Hearing aids may be the first step toward improved hearing, however, there is more to communicating than just hearing sounds. According to Duke audiologist Holly VanHorn, AuD, CCC-A, “Our focus is helping people improve their hearing as well as their ability to communicate. There are many communication strategies that can help listeners be more successful communicating in difficult listening situations.”
How to Handle Noisy Environments
One of those difficult listening situations is being able to hear in the presence of background noise – such as in a restaurant. That’s a major complaint, said VanHorn. She offers these suggestions to improve the situation:
- Sit with your back to the noise. This will help you focus fully on the conversation in front of you.
- Make reservations for a quiet spot. For example, ask to be seated away from the kitchen, restrooms and exits. You can be more engaged when surrounded by less traffic and less auditory/visual distractions. Booth seating is also a good option.
- Let your server know you have hearing loss.
Tips for Conversation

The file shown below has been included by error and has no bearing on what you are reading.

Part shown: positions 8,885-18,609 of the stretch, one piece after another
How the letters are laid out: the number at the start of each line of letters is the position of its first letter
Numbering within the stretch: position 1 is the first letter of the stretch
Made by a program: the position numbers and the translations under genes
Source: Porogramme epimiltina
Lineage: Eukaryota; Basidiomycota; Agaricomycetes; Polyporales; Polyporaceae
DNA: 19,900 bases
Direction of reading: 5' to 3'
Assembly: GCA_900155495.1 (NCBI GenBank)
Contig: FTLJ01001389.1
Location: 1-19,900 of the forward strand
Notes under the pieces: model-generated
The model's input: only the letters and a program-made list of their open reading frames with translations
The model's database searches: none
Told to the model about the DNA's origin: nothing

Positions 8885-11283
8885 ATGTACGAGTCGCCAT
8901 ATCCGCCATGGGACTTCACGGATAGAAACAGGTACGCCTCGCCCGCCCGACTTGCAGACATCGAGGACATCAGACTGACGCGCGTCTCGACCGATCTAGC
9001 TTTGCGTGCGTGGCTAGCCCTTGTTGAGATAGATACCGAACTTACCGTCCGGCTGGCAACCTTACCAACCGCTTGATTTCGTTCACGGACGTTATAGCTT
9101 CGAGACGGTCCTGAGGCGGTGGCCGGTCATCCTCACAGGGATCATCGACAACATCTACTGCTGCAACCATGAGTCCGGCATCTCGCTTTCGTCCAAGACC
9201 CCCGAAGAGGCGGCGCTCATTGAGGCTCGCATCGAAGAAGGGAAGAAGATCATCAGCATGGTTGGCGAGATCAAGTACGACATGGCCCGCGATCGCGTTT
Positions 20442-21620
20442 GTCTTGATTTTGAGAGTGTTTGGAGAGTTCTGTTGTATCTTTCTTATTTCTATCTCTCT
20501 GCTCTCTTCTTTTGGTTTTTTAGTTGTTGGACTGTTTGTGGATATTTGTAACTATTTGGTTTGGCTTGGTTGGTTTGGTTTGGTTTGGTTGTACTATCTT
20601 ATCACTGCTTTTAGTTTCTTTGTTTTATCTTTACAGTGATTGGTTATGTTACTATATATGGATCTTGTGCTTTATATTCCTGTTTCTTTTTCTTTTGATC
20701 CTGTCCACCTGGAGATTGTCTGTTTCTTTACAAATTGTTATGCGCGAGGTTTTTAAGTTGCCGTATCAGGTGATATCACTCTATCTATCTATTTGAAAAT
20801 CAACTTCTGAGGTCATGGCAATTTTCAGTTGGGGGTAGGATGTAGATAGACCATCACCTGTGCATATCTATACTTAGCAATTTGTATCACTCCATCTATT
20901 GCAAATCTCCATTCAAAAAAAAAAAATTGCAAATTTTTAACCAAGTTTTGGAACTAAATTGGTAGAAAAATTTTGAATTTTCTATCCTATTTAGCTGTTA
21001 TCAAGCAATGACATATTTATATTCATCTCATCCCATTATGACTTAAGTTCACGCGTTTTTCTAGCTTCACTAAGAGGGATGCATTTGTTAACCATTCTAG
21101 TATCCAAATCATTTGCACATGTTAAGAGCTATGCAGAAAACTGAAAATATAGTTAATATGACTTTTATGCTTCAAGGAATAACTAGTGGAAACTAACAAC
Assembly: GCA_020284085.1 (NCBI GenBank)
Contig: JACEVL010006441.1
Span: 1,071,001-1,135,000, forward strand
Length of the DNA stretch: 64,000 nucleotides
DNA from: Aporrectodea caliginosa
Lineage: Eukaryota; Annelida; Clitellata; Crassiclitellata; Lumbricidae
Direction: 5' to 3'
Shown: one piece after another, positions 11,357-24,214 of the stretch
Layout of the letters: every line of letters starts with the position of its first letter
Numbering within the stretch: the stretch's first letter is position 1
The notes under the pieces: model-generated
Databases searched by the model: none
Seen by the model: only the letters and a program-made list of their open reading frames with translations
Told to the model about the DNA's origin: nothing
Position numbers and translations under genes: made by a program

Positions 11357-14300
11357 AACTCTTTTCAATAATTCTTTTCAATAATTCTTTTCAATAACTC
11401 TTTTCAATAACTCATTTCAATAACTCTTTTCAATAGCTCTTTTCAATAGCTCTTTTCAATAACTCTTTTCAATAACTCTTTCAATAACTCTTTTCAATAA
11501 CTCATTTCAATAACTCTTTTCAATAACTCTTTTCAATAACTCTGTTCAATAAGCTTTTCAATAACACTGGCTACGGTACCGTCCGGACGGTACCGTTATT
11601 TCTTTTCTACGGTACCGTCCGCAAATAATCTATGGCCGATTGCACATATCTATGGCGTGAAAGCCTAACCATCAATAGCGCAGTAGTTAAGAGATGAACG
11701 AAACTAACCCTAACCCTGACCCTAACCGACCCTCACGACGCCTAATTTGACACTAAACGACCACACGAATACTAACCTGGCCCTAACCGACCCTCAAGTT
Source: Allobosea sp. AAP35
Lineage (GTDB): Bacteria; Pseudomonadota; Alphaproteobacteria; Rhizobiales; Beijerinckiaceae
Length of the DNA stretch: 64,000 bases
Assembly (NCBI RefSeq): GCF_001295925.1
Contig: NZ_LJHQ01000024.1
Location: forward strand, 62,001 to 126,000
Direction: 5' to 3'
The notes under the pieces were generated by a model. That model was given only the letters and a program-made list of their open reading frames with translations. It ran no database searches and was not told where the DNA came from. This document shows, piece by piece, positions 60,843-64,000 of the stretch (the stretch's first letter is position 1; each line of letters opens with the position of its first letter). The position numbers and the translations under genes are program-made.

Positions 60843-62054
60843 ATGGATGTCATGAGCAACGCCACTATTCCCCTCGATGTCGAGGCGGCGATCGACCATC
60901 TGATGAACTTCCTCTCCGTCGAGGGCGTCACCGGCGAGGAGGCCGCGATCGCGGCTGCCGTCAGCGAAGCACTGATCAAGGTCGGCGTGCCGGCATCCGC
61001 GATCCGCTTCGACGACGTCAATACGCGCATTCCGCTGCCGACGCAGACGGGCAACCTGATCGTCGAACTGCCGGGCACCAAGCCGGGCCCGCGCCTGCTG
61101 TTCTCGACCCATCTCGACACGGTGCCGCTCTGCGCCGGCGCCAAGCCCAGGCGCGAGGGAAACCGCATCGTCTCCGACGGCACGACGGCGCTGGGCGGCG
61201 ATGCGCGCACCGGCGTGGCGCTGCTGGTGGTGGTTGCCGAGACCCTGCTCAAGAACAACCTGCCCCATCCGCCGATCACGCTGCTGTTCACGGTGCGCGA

If you have trouble during conversations, try these strategies, VanHorn suggested.
- Verify the topic being discussed at the start of a new conversation.
- Repeat important information back to the speaker to be sure it was heard correctly: “I’ll see you on Tuesday at 5:00 for dinner.”
- Ask the speaker to rephrase what is being said instead of repeating it.
- Learn to read lips. Watching the speaker’s lips move can provide vital information about what is being said. For example, it is easy to see the speaker’s mouth form /th/ or /sh/ rather than relying on only hearing these high frequency sounds, which can be difficult for people with hearing loss to hear.
- Watch for visual cues. In addition to lip reading, facial expressions, body language and gestures can also make make speech easier to understand.
Finally, have realistic expectations when situations out of your control make your ability to hear more difficult. “Knowing that it may not only be the hearing loss that is causing difficulties can be reassuring,” said VanHorn. For example, you may find out others are having difficulty hearing in a particular situation. Poor lighting, the room’s acoustics, distance, and other distractions may all be to blame.